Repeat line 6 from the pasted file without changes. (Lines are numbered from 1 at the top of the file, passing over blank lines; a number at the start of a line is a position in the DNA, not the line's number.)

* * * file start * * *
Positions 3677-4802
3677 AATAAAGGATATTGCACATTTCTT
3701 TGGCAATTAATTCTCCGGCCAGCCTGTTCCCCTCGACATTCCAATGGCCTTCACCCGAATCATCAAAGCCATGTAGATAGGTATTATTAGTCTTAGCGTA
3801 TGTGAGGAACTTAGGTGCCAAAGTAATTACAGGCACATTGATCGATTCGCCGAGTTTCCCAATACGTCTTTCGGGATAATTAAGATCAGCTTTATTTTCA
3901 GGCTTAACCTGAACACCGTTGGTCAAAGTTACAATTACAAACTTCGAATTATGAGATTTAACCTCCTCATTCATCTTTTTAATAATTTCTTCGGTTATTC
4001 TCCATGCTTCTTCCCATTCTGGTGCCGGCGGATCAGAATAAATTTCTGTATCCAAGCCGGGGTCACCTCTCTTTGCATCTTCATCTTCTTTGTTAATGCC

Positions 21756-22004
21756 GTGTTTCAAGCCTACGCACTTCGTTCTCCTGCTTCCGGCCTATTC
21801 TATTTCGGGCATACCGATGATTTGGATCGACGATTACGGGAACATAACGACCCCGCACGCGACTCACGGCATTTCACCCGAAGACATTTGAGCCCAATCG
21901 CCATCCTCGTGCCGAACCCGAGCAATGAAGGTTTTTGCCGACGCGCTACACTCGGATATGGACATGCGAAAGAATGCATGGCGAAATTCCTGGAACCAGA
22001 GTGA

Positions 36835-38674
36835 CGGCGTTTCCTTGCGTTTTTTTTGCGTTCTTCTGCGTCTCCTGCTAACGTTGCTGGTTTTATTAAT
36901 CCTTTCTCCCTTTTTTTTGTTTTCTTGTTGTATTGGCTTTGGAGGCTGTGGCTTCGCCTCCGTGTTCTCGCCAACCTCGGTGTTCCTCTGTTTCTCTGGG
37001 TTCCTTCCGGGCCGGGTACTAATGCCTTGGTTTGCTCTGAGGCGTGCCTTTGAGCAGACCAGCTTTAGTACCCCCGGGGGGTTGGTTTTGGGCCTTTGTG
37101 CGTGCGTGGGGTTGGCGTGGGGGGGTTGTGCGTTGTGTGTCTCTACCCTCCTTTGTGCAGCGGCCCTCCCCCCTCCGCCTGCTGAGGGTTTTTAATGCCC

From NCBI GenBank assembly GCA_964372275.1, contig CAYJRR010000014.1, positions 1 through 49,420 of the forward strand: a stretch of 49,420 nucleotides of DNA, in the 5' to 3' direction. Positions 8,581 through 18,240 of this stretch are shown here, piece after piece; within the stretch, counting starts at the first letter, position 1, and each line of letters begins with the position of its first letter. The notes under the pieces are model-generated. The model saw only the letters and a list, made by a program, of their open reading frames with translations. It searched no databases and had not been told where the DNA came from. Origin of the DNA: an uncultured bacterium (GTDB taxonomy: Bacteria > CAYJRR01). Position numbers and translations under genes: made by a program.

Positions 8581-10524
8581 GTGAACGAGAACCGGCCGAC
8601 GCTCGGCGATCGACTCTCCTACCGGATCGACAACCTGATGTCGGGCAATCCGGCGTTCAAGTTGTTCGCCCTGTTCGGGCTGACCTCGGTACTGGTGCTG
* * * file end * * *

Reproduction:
4001 TCCATGCTTCTTCCCATTCTGGTGCCGGCGGATCAGAATAAATTTCTGTATCCAAGCCGGGGTCACCTCTCTTTGCATCTTCATCTTCTTTGTTAATGCC